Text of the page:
Tuesday, 16 February 2010

Hollywood Babble On & On #455: Icahn Doubles Down?

Welcome to the show folks...

Corporate raider and shareholder activist Carl Icahn has made an offer to up his stake in mini-major Lionsgate from around 18% to almost 30%.

Now if this deal goes through, it would have two major effects.

1. There is the possibility that the holders
of a revolving debt thingy would speed up their collection. Now the reason for this is because their contract stipulates that anyone buying more than 20% of the company will be considered by the lenders an "event of default," and they can demand their money faster. I'm not sure why, but the vagaries of corporate finance is where madness dwells. This rapid maturation of their debt, could compel the company to sell more shares or debt to Icahn, giving him more power over the company.

Now Lionsgate can get special permission from their lenders to allow this sale to go through without the "event of default," but even if they get that, it could still result in Icahn getting something he wants. That brings us to the second major effect.

2. If this deal does go through, with or without the special consent of lenders, Lionsgate will have to drop out of its bid for MGM. The reason on paper is that a Lionsgate purchase of MGM will bring on not only the venerable studio's library, but also MGM's rather massive debt. The most likely strategy Lionsgate could use to purchase MGM is to offer shares in Lionsgate to those stakeholders, thus diluting any value this purchase give Icahn.

But like I said, that's the reason on paper, in the real world it can mean something very different.

And this is where it gets tricky.

You see Carl Icahn is also buying MGM's debt like a sailor on shore leave, which when combined with his work on Lionsgate, if it works out, could land him a studio, no matter which one.

1. The fewer bidders there are vying for MGM, the odds of a deal that could please the stakeholders decrease. Leading to those stakeholders, Icahn chief among them, to convert their debt into ownership in the company. Icahn FTW.

2. If Lionsgate does buy MGM, they get MGM's debt, and could trade that debt for stock ownership in Lionsgate. Icahn instantly gets a bigger chunk of Lionsgate this way as well. Icahn FTW.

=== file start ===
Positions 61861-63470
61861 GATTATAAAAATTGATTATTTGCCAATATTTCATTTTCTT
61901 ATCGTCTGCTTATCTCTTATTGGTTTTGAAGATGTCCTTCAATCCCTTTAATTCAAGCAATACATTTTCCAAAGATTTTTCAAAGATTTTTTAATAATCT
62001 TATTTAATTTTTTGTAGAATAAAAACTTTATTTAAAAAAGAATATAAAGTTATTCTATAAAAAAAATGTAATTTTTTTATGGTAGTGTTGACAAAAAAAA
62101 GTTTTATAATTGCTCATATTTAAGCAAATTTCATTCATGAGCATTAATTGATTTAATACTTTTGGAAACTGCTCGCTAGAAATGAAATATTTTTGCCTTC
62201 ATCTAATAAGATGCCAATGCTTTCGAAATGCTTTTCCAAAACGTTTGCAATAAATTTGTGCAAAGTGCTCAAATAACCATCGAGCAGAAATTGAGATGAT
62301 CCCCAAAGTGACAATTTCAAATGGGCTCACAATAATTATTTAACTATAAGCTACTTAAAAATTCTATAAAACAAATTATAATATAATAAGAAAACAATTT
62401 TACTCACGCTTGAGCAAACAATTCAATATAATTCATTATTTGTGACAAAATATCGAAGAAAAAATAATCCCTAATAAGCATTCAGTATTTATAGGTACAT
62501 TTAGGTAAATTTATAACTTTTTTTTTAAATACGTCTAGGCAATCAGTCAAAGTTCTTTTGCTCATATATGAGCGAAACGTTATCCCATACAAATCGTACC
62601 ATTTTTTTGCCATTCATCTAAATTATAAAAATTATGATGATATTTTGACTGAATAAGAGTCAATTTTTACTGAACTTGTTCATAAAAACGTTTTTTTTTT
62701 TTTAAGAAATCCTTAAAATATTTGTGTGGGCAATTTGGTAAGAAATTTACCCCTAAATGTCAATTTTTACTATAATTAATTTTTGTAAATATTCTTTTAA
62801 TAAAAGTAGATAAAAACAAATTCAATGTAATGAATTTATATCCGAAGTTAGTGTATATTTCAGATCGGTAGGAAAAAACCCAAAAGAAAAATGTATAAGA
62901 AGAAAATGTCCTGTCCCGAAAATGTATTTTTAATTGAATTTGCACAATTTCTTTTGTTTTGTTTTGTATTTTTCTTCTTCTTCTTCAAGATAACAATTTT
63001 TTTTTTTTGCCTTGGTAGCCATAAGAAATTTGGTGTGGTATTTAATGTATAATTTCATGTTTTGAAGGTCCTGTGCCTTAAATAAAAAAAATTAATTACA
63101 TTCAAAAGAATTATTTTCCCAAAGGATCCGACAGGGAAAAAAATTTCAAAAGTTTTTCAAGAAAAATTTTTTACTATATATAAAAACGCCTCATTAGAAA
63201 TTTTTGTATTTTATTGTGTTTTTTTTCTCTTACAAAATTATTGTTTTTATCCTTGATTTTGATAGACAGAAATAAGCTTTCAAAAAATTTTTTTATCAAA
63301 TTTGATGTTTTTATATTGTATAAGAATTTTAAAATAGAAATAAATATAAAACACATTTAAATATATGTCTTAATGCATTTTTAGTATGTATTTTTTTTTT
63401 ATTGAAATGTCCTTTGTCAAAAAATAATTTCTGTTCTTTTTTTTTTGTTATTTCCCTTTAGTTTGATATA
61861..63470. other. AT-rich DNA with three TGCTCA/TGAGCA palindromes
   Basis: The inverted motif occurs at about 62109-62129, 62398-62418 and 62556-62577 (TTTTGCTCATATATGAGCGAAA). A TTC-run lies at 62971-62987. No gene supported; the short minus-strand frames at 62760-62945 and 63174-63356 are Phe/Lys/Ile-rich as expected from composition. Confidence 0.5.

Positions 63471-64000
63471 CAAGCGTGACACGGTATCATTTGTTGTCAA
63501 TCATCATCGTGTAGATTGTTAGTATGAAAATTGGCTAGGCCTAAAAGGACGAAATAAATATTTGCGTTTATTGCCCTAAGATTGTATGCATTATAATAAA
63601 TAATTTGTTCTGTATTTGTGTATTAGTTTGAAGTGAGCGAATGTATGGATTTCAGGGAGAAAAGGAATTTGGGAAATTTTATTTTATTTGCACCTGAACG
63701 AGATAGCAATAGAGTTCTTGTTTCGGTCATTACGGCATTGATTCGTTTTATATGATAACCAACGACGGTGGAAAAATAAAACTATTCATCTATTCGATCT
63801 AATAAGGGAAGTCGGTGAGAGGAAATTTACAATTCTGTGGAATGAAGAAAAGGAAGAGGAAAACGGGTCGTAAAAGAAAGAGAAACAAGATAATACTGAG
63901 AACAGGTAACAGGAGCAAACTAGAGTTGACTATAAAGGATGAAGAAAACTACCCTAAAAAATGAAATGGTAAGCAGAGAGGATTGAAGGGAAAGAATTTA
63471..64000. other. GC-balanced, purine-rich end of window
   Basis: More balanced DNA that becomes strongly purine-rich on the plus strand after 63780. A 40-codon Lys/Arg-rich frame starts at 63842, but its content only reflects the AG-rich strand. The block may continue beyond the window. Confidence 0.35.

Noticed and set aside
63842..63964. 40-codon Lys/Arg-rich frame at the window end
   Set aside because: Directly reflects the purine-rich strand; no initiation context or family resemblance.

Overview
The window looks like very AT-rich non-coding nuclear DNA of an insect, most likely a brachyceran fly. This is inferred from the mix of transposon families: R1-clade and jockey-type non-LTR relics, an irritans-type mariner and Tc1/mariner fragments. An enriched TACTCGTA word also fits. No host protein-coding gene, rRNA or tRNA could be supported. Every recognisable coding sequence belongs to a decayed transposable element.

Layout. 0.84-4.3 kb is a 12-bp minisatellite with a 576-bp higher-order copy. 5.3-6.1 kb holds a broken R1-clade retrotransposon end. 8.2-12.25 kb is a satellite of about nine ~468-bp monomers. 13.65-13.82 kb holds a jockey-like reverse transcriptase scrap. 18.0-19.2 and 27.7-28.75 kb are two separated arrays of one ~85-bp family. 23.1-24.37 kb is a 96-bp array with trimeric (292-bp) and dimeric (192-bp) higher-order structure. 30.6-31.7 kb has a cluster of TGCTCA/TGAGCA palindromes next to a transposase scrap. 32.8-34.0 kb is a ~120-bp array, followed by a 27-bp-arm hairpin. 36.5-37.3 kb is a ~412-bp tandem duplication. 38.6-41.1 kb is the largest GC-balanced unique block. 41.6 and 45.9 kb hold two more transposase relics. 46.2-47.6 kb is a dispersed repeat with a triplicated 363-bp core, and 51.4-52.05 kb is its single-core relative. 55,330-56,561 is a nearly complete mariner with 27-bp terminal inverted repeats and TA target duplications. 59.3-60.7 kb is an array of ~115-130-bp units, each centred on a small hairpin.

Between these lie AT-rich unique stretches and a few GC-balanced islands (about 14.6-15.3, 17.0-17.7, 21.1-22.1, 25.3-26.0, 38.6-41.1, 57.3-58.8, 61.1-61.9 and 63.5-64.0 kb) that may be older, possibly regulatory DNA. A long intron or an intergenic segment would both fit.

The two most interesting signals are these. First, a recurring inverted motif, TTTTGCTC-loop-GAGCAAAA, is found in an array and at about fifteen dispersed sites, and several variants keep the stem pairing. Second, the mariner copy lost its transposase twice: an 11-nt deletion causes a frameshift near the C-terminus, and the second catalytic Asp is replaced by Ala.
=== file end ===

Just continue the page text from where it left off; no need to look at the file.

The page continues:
3. If someone else, like Time Warner, or News Corp., buys MGM, then Icahn has a more stable platform for him to make some money of off MGM's debt, with less risk. He can then use that money to either continue pursuing Lionsgate, or buying Overture, or Miramax. Icahn FTW.

4. If Lionsgate turns down his offer, their stock value could be hurt by the uncertainty, their creditors could get uneasy, and then let Icahn make his move, which he can do at a lower price. Icahn FTW.

Either way, Icahn seems intent on getting himself a film company, it could be Lionsgate, it could be MGM, it could be both. We'll just have to watch and find out.


  1. http://tv.yahoo.com/blog/is-the-new-tonight-show-already-in-trouble--994

    Did you hear? The Tonight Show may already be in trouble. As bandleader Kevin Eubanks is now leaving to "try other things"

    Which is a code word for "I'm jumping off this sinking ship to save my career."

    Meanwhile Letterman's ratings are on the rise.

    I thought this was going to happen, Zucker trying to fix one mistake (Leno in Primetime) instead make an even bigger mess. Screw over Conan and poison the Tonight Show brand with a network already suffering from bad ratings.

  2. Losing Eubanks is one thing, but what will really damage the show will be Leno's insecurity when it comes to booking comedians.

    He used to only book ones that couldn't possibly replace him. Now he's got to avoid the team Conan supporters too for fear they'll call him out on his perfidy.